Sunday, February 24, 2019 | ePaper

May says ‘trust me’ on Brexit, as tensions in cabinet simmer

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Britain's Prime Minister Theresa May speaks during the weekly Prime Minister's Questions (PMQs) session in the House of Commons in London .



U.K. Prime Minister Theresa May called for unity over Brexit, following a week in which Cabinet tensions spilled over and her plan for Britain's trading relationship with the European Union was labeled "crazy" by a key party member.
"You can trust me to deliver," May wrote in the Sunday Times newspaper. "The path I am setting out is the path to deliver the Brexit people voted for," she said, adding, "I will not let you down."
Less than a year until the U.K. leaves the EU, May's government still can't agree what to seek in the exit negotiations. The resignation of a key ally has left May outnumbered in her inner Cabinet over her proposal for a close customs relationship with the bloc, while the Sunday Telegraph reported that overall, at least 12 ministers-of 28 who sit in Cabinet alongside May-are set to oppose her plan.
May last week ordered her ministers to take responsibility for resolving the Brexit customs dilemma themselves, splitting her inner "war cabinet" into two working groups to iron out their differences. Both groups include ministers from the pro- and anti-Brexit factions, but two of the most hardline on each side-Foreign Secretary Boris Johnson, responsible for the "crazy" barb, and Chancellor of the Exchequer Philip Hammond-aren't included.
Meanwhile, May has put off sending a key piece of Brexit legislation to the House of Commons after peers repeatedly defeated the government as the bill passed through the upper House of Lords.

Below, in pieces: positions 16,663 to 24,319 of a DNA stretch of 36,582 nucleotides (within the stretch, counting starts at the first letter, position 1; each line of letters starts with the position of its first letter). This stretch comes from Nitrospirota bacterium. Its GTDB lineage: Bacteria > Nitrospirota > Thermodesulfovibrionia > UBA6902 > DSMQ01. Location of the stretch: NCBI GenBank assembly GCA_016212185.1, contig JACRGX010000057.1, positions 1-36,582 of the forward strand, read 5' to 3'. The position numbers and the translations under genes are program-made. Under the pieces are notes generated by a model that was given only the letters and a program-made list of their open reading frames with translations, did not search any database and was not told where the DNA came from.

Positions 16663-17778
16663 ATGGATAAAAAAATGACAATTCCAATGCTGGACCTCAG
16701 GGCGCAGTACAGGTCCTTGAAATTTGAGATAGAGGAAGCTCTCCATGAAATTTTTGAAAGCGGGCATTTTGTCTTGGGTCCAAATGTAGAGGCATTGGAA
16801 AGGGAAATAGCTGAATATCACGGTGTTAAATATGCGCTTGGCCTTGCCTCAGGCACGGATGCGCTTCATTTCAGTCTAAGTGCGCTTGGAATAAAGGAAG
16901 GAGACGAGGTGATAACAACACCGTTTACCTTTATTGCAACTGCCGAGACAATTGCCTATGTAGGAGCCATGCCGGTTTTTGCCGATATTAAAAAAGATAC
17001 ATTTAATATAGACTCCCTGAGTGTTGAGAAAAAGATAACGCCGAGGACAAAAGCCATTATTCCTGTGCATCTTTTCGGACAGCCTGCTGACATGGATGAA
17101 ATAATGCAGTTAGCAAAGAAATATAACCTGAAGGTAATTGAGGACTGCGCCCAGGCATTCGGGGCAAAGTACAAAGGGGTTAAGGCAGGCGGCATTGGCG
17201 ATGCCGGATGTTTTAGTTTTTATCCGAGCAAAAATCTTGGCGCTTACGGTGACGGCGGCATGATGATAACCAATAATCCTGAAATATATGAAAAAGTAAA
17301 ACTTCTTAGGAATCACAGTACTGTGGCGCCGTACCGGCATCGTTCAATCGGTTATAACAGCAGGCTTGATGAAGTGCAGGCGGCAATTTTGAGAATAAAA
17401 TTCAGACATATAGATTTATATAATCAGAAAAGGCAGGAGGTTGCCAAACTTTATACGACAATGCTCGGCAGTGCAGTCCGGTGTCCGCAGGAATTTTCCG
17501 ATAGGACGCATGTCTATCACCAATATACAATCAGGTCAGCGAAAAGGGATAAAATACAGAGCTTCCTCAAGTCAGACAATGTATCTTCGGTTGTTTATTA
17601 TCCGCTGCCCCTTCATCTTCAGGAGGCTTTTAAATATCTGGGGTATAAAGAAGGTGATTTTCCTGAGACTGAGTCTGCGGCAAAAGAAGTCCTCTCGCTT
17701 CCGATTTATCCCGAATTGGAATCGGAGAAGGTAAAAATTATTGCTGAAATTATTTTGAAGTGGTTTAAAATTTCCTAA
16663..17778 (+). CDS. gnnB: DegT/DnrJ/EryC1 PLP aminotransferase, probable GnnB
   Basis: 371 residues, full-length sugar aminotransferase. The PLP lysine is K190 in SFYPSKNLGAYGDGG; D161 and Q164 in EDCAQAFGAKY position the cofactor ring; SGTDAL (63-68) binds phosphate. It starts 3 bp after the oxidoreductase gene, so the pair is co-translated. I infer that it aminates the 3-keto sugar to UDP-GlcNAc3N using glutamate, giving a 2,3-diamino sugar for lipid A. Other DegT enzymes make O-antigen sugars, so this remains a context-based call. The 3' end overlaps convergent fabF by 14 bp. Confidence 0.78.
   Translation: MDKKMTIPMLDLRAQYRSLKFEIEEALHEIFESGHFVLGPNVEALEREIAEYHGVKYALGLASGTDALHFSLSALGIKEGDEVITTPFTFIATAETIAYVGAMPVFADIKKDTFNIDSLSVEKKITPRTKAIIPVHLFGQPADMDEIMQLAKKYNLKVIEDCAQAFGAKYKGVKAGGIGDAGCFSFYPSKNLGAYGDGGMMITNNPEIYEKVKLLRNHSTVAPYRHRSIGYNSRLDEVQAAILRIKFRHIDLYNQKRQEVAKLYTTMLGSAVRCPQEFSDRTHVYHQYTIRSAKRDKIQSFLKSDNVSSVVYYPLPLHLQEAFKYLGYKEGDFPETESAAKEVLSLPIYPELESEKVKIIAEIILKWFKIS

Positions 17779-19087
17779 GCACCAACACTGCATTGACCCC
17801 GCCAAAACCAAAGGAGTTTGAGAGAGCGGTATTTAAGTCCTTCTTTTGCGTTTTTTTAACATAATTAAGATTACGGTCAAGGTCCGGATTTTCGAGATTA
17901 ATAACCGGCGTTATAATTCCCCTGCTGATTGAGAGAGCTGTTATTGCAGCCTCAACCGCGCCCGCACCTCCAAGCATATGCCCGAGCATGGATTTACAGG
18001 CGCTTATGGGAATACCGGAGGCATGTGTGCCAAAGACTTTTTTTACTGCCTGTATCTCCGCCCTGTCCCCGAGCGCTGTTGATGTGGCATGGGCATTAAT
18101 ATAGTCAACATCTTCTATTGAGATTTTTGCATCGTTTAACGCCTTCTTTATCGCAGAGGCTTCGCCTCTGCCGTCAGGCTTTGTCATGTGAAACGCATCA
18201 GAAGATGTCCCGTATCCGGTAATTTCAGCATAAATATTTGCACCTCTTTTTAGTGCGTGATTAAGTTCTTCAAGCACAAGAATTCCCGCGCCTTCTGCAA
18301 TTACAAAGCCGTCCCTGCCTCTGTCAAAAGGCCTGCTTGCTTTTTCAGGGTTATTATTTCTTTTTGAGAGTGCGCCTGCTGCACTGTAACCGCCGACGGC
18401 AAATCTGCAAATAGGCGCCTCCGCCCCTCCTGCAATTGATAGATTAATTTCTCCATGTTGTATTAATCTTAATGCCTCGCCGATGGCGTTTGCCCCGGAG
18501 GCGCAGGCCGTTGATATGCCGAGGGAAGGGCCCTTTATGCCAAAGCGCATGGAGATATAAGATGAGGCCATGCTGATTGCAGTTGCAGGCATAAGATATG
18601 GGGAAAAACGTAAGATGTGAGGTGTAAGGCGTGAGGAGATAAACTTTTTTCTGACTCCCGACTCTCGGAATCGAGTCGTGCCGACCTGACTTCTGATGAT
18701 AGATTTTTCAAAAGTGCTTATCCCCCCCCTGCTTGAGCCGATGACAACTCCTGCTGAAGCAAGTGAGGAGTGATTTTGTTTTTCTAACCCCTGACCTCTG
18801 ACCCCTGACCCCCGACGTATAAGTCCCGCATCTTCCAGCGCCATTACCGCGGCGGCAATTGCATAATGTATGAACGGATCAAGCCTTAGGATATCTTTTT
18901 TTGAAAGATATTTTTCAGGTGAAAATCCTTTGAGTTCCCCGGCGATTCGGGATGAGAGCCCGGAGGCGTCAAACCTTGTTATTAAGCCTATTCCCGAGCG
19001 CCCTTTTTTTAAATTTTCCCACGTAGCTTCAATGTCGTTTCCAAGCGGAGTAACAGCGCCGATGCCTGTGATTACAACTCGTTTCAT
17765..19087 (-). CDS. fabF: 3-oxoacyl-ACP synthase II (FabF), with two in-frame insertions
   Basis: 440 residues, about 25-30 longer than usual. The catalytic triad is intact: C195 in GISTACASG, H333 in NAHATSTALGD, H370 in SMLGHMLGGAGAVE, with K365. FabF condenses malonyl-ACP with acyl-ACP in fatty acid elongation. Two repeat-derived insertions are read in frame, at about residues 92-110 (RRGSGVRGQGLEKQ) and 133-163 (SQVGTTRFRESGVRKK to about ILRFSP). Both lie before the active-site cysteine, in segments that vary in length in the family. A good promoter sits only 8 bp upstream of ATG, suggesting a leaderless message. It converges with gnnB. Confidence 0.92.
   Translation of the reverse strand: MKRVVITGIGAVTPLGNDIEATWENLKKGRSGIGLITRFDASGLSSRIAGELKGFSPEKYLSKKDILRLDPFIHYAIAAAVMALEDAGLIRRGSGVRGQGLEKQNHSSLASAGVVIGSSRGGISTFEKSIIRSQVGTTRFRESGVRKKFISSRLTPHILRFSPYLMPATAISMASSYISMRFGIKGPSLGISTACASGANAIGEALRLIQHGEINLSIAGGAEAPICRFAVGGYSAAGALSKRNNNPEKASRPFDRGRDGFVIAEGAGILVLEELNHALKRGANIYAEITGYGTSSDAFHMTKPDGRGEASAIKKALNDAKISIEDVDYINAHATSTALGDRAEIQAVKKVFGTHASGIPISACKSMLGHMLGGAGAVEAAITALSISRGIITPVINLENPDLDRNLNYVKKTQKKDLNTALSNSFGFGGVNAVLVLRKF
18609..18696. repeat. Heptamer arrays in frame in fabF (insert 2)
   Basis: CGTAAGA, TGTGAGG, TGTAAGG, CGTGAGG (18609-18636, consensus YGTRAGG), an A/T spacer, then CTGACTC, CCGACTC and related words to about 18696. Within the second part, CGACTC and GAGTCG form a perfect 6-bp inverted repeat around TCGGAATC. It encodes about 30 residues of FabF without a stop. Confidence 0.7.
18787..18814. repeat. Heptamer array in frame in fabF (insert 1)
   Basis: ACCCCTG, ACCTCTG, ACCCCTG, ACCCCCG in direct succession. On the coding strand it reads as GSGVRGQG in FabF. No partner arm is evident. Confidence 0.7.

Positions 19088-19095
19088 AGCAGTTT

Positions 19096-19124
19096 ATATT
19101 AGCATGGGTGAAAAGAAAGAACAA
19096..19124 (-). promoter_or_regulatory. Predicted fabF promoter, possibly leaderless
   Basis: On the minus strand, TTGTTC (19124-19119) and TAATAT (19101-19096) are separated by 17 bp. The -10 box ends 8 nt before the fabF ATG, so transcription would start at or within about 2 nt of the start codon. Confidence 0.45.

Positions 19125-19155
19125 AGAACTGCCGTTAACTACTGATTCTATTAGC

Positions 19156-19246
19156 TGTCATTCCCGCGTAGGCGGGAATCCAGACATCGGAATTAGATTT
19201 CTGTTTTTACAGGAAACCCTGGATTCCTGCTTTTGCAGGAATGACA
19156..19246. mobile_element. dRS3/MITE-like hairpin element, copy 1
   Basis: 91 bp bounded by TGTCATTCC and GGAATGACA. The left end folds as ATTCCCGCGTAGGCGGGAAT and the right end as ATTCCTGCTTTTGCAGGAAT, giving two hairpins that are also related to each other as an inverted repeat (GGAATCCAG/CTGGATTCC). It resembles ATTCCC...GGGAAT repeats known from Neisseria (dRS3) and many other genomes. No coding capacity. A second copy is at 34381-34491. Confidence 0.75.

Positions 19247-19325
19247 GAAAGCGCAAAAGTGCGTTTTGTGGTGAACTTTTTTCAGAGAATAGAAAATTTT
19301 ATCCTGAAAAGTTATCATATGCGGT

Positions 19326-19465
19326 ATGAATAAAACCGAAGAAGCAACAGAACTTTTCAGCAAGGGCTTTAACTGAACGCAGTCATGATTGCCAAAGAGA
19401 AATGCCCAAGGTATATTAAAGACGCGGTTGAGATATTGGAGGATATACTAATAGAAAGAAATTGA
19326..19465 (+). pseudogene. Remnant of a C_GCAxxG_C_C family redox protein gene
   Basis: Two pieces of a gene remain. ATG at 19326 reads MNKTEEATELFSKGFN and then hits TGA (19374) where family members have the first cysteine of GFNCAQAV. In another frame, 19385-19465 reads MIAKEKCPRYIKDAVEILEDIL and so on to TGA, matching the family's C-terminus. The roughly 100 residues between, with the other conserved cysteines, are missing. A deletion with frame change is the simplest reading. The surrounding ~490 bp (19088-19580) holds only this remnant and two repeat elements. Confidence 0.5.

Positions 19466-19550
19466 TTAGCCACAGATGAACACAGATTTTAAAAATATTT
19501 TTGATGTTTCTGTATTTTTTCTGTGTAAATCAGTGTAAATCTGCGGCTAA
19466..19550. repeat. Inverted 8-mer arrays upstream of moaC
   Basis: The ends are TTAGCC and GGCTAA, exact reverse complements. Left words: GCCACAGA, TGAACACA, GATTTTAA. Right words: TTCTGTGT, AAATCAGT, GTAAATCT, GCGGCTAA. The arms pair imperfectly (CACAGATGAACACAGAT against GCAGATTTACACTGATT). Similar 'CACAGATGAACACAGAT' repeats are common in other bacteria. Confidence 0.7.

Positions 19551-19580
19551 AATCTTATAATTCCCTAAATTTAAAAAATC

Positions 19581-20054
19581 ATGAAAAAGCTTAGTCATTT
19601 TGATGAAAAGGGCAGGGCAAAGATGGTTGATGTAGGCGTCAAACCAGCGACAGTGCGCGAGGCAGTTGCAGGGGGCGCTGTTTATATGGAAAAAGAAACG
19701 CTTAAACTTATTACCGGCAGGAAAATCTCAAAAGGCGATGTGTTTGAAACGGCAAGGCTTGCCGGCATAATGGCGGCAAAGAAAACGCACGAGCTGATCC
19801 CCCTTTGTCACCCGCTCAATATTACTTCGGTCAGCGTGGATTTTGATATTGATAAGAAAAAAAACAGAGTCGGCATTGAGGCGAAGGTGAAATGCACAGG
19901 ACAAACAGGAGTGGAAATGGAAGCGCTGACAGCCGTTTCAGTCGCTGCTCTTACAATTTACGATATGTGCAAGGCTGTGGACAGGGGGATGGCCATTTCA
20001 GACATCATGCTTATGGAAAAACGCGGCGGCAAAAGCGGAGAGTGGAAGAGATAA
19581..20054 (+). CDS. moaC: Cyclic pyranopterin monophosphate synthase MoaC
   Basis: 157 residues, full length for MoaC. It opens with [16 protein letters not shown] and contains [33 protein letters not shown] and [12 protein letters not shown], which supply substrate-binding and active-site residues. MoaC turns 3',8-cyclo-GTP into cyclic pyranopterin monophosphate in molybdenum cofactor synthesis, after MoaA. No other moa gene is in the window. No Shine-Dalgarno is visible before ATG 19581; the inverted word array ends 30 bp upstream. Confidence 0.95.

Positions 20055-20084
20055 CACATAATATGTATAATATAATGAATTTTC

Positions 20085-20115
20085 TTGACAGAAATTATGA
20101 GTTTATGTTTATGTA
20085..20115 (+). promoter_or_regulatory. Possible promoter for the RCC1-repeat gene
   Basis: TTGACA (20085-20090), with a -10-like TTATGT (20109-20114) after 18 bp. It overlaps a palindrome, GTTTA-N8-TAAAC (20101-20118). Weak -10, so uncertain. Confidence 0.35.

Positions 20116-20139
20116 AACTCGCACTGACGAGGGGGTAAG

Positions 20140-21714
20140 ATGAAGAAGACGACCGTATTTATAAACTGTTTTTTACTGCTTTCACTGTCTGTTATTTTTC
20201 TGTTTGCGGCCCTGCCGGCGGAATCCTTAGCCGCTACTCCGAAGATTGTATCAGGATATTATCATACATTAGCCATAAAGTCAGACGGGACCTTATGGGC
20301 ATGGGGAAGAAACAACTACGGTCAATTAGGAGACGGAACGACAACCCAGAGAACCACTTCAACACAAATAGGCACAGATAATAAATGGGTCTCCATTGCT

May said she had proposed different options for a new customs arrangement with the EU and the government would continue to work on them during the negotiations.
She said her mission in the talks was to build a new, close trading relationship with the EU, put Britain in full control over its immigration policy and taxpayer spending and build closer ties with the world's emerging economies.
She said any deal must protect the United Kingdom's constitutional and economic integrity and honour the Northern Irish peace accords.
"This means there can be no hard border between Northern Ireland and Ireland, or between Northern Ireland and the rest of the UK," May wrote.
"Any agreements must create as little friction as possible for trade," she said, adding: "We must not constrain our ability to negotiate trade agreements with other countries around the world by being bound into a customs union."
Last year, London put forward two options to ease cross-border trade with the EU but, with Brexit looming, has still yet to make a final decision on which to pursue.
May's preferred option, the customs partnership, was reportedly rejected at a meeting of her senior ministers last week, while Brussels has also condemned it as "magical thinking".
The model would involve Britain collecting EU tariffs on goods heading into the bloc but charging its own on UK-destined products.
A second option, "maximum facilitation", would involve using technology to minimise customs checks, but the EU has also cast doubt on its viability.
A decision is not expected for at least another week, but the clock is ticking ahead of a crucial EU summit in June.
The Sunday Times said May's article was "an appeal for unity as she enters another perilous phase of her premiership".
The main opposition Labour Party called Sunday for parliament to be given the chance to vote on a customs union.

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